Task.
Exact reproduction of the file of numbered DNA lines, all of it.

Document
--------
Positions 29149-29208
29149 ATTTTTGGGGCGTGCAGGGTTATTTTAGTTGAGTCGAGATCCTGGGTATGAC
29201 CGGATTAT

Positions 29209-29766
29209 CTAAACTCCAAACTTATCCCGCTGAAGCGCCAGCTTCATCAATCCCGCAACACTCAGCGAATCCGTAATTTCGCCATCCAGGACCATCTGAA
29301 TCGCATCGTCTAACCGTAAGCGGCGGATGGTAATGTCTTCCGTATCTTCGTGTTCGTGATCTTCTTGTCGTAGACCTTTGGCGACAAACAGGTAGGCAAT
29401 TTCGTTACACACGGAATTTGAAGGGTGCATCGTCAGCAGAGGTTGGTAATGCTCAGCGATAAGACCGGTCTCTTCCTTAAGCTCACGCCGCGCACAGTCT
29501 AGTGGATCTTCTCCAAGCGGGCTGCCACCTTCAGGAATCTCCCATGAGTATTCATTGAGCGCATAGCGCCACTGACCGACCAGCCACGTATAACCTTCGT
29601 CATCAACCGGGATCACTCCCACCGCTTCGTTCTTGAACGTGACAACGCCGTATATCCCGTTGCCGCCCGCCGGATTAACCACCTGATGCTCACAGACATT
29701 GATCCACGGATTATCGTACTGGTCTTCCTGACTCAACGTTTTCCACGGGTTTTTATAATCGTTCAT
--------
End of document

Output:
Positions 29149-29208
29149 ATTTTTGGGGCGTGCAGGGTTATTTTAGTTGAGTCGAGATCCTGGGTATGAC
29201 CGGATTAT

Positions 29209-29766
29209 CTAAACTCCAAACTTATCCCGCTGAAGCGCCAGCTTCATCAATCCCGCAACACTCAGCGAATCCGTAATTTCGCCATCCAGGACCATCTGAA
29301 TCGCATCGTCTAACCGTAAGCGGCGGATGGTAATGTCTTCCGTATCTTCGTGTTCGTGATCTTCTTGTCGTAGACCTTTGGCGACAAACAGGTAGGCAAT
29401 TTCGTTACACACGGAATTTGAAGGGTGCATCGTCAGCAGAGGTTGGTAATGCTCAGCGATAAGACCGGTCTCTTCCTTAAGCTCACGCCGCGCACAGTCT
29501 AGTGGATCTTCTCCAAGCGGGCTGCCACCTTCAGGAATCTCCCATGAGTATTCATTGAGCGCATAGCGCCACTGACCGACCAGCCACGTATAACCTTCGT
29601 CATCAACCGGGATCACTCCCACCGCTTCGTTCTTGAACGTGACAACGCCGTATATCCCGTTGCCGCCCGCCGGATTAACCACCTGATGCTCACAGACATT
29701 GATCCACGGATTATCGTACTGGTCTTCCTGACTCAACGTTTTCCACGGGTTTTTATAATCGTTCAT